Paul Eggert <address@hidden
> schrieb am Mo., 5. Juni 2017 um 04:48 Uhr:
Thanks for your recent improvements to emacs-module.c. One thing I noticed,
though, was that it added several easserts. However, there's a comment at the
start of emacs-module.c that says "Do NOT use 'eassert'". To play it safe for
now I removed the easserts, and thought I'd raise this on emacs-discuss.
As I understand it, emacs-module.c's use of eassert is intended for bugs in
Emacs itself, not for bugs in user-supplied modules. Although perhaps we need a
more-systematic way of issuing signals for screwups in modules, 'eassert' sounds
dicey for that as assertion failures are so drastic. Even though modules can
dump core on their own, should Emacs be on high alert and dump core merely
because a module has an invalid value? Plus, should ENABLE_CHECKING affect
module-screwup checking the same way that it affects eassert?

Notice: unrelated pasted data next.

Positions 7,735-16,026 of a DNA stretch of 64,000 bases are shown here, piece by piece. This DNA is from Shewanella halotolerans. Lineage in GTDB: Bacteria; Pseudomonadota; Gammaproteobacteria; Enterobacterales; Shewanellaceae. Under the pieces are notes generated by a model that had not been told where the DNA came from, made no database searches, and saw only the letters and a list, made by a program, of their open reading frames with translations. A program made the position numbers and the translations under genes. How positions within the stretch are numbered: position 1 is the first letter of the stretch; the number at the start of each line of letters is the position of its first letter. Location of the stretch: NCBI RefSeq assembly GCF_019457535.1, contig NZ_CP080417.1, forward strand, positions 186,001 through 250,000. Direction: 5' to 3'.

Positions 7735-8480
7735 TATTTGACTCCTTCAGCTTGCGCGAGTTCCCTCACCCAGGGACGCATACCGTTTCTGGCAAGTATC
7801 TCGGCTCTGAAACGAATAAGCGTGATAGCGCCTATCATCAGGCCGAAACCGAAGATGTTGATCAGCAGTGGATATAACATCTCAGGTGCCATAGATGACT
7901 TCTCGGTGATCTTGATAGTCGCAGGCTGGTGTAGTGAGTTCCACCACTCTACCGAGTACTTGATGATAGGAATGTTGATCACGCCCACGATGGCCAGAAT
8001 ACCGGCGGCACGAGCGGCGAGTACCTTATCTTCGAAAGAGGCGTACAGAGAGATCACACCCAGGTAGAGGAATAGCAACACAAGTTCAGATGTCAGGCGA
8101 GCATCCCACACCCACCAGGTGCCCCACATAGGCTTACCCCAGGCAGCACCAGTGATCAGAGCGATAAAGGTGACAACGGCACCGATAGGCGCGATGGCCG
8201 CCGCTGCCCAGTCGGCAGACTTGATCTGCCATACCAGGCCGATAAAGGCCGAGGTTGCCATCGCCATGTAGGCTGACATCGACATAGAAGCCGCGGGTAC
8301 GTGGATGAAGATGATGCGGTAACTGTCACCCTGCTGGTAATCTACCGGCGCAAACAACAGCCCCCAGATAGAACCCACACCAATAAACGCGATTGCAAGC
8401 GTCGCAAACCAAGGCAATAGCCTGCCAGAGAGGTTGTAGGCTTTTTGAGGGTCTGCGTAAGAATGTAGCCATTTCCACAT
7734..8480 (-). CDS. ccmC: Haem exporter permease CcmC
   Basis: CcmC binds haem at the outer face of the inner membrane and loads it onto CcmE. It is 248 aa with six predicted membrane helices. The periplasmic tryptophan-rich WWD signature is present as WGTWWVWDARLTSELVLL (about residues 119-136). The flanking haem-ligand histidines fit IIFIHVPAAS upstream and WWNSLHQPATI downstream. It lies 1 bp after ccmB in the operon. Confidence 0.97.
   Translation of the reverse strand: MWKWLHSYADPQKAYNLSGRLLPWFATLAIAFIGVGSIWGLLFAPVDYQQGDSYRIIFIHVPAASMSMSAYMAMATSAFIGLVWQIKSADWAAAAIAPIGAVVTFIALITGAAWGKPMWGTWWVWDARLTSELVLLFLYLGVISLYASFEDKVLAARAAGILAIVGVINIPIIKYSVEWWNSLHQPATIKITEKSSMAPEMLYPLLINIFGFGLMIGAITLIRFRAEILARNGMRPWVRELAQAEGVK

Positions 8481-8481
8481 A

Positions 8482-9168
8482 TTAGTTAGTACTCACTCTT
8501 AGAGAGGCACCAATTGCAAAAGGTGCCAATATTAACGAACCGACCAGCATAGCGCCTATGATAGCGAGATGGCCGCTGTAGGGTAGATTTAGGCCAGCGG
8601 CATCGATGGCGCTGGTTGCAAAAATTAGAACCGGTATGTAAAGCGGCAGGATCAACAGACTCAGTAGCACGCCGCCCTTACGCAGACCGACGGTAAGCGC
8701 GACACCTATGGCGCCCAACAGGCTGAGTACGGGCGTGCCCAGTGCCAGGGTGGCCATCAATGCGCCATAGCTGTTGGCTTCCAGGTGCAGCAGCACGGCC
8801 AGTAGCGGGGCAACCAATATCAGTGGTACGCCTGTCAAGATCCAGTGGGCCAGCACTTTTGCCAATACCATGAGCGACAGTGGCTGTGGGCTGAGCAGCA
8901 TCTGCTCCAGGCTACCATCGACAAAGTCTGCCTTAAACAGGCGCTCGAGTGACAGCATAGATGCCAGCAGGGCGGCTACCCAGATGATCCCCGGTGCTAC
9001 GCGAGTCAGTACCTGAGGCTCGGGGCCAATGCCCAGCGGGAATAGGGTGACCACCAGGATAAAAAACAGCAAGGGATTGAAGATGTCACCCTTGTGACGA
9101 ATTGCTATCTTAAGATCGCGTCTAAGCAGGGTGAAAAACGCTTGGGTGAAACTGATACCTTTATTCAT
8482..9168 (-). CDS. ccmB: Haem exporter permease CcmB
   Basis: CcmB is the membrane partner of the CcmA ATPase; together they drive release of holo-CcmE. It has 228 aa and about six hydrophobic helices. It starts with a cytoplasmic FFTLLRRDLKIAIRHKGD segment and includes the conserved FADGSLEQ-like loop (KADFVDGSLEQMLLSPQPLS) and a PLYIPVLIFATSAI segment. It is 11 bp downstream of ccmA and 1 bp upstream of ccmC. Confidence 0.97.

I think you are right, eassert is the wrong tool here. If at all, module developers can be expected to use normal release builds of Emacs, so eassert wouldn't help them.
In the attached patch I've implemented a command-line option '-module-assertions' that allows these assertions to be enabled at runtime. The option is meant to be used during development for batch jobs and sessions where crashing is OK.
(The commit doesn't contain documentation yet.)
Instead of using runtime checks, perhaps we should decorate emacs-module.h's
function declarations with __attribute__ ((__nonnull__ ((N)))) if argument N of
a module function is supposed to be nonnull, so that problems in this area can
(mostly) be caught statically. We could add a macro like the following to
src/emacs-module.h, after the definition of EMACS_NOEXCEPT:
#if 3 < __GNUC__ + (3 <= __GNUC_MINOR__)
# define EMACS_ARG_NONNULL(...) __attribute__ ((__nonnull__ ((__VA_ARGS__))))
# define EMACS_ARG_NONNULL(...)
and then use EMACS_ARG_NONNULL calls for function pointers whose arguments are
supposed to be nonnull.
Yes, that makes sense. Instead of the explicit version check (that might not work with other compilers), __has_attribute should be used if available.